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Chris Breisch   .NET Data Practices
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Architecture Thoughts about Software Architecture
Don't Run as an Admin, yada, yada, yada
Jeff Atwood has a good piece on why you shouldn't run as an Admin. He even links to another good piece on the subject by Aaron Margosis. Jeff makes his point by visiting a malware website with an unprotected system running an unpatched IE 6.0. The site installed the following spyware on his machine (not that he didn't click on anything or download anything) (Quote from Adam McNeil of Webroot Software): Webroot SpySweeper detected the following spies after allowing the installer to run over night. ......

Posted On Monday, July 9, 2007 12:39 PM

Lots of Stuff on Use Cases From Tyner Blain
I've mentioned Tyner Blain quite frequently in my blog, and recently talked up their series on Software Estimation With Use Case Points. Well, if you're going to do estimation using use case points, you better know how to do use cases. Here's a good smattering of their articles on use cases. They have more. Follow the suggested reading links. The Difference Between Use Cases and Test Cases People who are new to software, requirements, or testing often ask “What’s the difference between a use case ......

Posted On Friday, May 25, 2007 9:10 AM

The Cost of GUIDs as Primary Keys
I was doing a little research for a project the other day and stumbled upon this article on Informit.Com. It's old (2002), so it doesn't even take into account new features in SQL Server 2005 (NEWSEQUENTIALID()), but does give you something to think about regarding GUIDs. This table in particular is an eye-opener: Result of Test A: INSERT of 500,000 Orders Test A Time (with 500,000 Orders) INTEGER 1 GUID 30 GUID (COMB) 1.1 To see what the difference between GUID and GUID(COMB) is, you'll have to ......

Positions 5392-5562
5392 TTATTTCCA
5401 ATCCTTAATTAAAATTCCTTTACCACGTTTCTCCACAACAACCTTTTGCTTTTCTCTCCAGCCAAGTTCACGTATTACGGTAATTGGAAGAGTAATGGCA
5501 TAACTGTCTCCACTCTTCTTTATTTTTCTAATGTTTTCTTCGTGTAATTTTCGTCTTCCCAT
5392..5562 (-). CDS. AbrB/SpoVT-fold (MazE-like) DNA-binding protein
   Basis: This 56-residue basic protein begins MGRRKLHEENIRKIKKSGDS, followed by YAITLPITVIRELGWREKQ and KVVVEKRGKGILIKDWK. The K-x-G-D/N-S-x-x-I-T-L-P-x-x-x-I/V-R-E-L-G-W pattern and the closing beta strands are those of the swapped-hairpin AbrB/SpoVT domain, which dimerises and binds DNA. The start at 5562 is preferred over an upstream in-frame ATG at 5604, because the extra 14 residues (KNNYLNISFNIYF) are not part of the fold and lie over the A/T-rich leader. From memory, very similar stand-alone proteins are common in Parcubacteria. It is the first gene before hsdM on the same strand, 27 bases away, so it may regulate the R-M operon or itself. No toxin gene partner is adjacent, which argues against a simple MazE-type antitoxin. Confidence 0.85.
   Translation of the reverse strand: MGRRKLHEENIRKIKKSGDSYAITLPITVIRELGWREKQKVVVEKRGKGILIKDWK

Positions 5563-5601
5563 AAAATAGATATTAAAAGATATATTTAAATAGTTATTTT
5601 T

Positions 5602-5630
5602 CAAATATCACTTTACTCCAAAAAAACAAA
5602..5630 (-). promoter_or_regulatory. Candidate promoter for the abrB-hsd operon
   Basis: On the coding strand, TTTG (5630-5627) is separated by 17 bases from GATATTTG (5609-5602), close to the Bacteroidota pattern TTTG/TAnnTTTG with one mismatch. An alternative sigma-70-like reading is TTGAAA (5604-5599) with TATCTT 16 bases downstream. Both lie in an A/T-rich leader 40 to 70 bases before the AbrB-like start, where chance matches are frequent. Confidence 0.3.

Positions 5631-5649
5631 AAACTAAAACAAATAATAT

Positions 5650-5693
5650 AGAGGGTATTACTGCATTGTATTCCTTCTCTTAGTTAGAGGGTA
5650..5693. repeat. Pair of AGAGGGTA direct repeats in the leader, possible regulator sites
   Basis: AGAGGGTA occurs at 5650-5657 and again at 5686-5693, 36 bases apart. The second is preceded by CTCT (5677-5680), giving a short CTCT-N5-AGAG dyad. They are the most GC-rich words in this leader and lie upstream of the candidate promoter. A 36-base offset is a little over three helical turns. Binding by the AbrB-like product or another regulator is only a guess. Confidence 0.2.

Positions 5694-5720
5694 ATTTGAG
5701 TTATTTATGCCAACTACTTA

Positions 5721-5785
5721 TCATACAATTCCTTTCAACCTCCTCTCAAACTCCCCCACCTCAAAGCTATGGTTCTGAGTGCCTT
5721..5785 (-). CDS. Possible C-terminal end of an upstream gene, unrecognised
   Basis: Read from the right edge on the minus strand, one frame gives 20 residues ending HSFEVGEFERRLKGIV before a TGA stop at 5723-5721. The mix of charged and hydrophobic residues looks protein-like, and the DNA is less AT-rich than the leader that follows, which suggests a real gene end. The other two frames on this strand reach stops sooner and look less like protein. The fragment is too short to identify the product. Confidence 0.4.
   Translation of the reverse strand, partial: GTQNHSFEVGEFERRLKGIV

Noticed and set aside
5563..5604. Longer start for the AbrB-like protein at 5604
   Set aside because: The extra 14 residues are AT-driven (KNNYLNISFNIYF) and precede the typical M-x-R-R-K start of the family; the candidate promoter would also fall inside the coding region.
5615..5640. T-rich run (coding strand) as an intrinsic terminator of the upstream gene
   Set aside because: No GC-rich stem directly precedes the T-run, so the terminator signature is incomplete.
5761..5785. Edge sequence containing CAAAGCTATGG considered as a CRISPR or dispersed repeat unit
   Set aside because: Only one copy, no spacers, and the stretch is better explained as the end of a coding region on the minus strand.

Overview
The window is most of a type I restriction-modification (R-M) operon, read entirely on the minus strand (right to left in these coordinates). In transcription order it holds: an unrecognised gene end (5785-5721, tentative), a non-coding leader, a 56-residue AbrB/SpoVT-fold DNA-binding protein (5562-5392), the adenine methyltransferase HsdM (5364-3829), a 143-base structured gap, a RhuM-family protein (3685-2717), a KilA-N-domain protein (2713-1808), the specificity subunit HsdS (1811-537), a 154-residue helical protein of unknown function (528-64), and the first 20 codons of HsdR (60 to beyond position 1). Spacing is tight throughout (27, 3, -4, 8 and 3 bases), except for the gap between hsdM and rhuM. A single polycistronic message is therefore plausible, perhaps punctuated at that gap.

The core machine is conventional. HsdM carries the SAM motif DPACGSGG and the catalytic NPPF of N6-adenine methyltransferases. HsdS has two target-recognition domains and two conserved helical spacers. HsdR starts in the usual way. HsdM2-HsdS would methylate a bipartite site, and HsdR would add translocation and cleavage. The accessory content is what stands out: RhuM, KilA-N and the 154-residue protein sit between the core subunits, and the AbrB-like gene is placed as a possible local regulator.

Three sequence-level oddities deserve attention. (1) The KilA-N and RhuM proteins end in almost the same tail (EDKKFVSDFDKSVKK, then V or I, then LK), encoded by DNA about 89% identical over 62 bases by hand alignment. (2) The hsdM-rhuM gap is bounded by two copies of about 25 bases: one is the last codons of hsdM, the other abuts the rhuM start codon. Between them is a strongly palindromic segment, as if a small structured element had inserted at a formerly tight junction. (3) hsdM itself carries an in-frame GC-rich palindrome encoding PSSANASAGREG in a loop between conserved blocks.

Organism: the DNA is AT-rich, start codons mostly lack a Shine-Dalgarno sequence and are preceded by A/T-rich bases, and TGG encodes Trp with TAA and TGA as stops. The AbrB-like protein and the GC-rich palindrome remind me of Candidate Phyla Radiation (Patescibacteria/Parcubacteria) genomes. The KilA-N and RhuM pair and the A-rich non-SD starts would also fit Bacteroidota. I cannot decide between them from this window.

Posted On Tuesday, May 8, 2007 10:04 AM

Software Estimation With Use Case Points
There's a very good series at Tyner Blain on Software Estimation With Use Case Points. The series consists of: Introduction to software cost estimation Technical Factors of the Implementation. Primarily non-functional requirements of the system. Environmental Factors. Mostly characterizing the implementation team, but touching on process as well. Use Case Quantity and Complexity. The number of use cases and the number of steps within the use cases. Actor Quantity and Complexity. The number and type ......

Posted On Wednesday, April 11, 2007 12:22 PM

The Last Responsible Moment
Jeff Atwood blogs about The Last Responsible Moment, which involves delaying decisions as long as possible, but not longer. This sounds counter-intuitive, but I believe is a key ingredient in YAGNI. Making decisions at the Last Responsible Moment isn't procrastination; it's inspired laziness. It's a solid, fundamental risk avoidance strategy. Decisions made too early in a project are hugely risky. Early decisions often result in work that has to be thrown away. Even worse, those early decisions can ......